A corpus is ‘a collection of pieces of language, selected and ordered according to explicit linguistic criteria in order to be used as a sample of language’ (Sinclair, 1996).

In a sense, and at its simplest, a corpus is a sample of language in use. It consists of all the words, phrases, sentences, and even newspapers, magazines, books, and speech transcripts that have been collected and put into it. Usually, the sample will be taken from real examples of what people have said or written. Corpora can include spoken language and written language; the language of children, women, and men; language from any corner of the globe; language from a particular year or decade; and more.

Sometimes a corpus has a very specific focus on certain types of language – perhaps spoken language from casual conversations between professional women in London, or language from printed newspapers in the UK – but some corpora (the plural of corpus) consist of many different types of language.

Additionally, many corpora take their words from particular times, so can provide a historical record of how language was used and perhaps how it has changed over time.

Corpora allow us to look at language and see patterns and examples in language use. For example, now that most corpora are digitised you can search for when a word appeared in print for the first time, or how many times a word appears in one type of writing or speech.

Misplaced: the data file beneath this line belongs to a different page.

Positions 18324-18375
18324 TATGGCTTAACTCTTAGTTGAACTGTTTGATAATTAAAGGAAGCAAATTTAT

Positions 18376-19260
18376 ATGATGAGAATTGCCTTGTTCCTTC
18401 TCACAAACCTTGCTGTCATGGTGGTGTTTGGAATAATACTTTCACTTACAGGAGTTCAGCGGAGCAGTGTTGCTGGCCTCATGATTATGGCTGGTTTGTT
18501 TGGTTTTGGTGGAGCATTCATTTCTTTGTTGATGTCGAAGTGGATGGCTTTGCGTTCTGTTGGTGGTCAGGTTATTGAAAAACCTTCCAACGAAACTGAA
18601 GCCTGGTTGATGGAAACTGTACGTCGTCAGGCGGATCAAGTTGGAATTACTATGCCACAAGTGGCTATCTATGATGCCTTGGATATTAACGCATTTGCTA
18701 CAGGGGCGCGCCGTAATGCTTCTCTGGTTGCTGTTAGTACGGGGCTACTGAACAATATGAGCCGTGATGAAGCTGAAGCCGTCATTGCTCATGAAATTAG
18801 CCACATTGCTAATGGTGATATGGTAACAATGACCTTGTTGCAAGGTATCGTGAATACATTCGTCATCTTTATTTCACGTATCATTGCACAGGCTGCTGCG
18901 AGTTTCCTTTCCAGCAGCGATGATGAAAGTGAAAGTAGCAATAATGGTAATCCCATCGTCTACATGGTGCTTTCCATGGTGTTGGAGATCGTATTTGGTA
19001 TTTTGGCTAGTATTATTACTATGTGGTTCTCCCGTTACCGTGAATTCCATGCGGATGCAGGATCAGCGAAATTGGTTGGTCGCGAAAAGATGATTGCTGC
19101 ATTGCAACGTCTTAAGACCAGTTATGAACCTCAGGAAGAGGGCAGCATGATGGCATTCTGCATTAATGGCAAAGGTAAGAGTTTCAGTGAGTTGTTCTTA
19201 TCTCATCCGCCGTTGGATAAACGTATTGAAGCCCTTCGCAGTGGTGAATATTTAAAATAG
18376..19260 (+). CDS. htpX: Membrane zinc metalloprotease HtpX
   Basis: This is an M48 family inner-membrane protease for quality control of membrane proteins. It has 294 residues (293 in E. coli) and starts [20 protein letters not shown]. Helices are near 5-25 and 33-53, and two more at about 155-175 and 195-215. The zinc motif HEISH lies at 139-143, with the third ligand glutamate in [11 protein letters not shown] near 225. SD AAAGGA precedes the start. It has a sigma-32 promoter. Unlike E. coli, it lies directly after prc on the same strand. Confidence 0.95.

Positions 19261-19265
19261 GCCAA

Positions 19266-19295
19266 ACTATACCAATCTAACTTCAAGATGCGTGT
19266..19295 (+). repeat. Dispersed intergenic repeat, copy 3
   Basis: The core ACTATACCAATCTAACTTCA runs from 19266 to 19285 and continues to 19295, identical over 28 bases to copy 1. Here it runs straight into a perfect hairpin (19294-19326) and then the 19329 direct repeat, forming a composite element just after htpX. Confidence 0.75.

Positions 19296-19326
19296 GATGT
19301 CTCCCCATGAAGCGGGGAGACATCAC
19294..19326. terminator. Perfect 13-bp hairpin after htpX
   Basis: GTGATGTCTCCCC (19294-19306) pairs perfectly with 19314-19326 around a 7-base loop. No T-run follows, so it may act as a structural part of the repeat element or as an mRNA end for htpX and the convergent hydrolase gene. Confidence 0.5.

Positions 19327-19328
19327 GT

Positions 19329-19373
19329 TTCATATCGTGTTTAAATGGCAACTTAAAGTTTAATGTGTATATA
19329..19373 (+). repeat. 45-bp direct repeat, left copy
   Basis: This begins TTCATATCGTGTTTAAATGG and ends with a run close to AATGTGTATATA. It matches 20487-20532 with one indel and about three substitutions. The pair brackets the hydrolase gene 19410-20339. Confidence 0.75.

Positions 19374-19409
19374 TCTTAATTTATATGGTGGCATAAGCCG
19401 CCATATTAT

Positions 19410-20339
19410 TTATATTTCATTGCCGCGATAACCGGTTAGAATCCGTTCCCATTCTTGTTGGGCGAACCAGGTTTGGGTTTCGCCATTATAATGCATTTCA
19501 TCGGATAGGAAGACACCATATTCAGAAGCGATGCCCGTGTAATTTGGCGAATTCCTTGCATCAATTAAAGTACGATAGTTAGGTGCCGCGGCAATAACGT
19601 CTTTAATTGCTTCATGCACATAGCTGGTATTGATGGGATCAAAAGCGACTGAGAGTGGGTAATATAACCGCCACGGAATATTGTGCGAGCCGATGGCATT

Corpora are very helpful for carrying out statistical studies of language, perhaps to work out how common certain expressions are in relation to other expressions, or if certain words are preferred over others in spoken or written texts.

Perhaps most importantly, corpora allow linguists, teachers and students to study real language as it is actually used. Instead of making up rules about what people should say or write, we can see what real people have actually said or written and how they have used their language in its context. We can ask ‘What do people actually say?’ and then explore why.

Much of the content on this website is drawn from the ICE-GB corpus (the International Corpus of English, Great Britain component), which is housed at the Survey of English Usage at University College London. 


Englicious is totally free for everyone to use!

But in exchange, we ask that you register for an account on our site.

If you’ve already registered, you can log in straight away.

Since this is your first visit today, you can see this page by clicking the button below.


Englicious (C) Survey of English Usage, UCL, 2012-21 | Supported by the AHRC and EPSRC. | Privacy | Cookies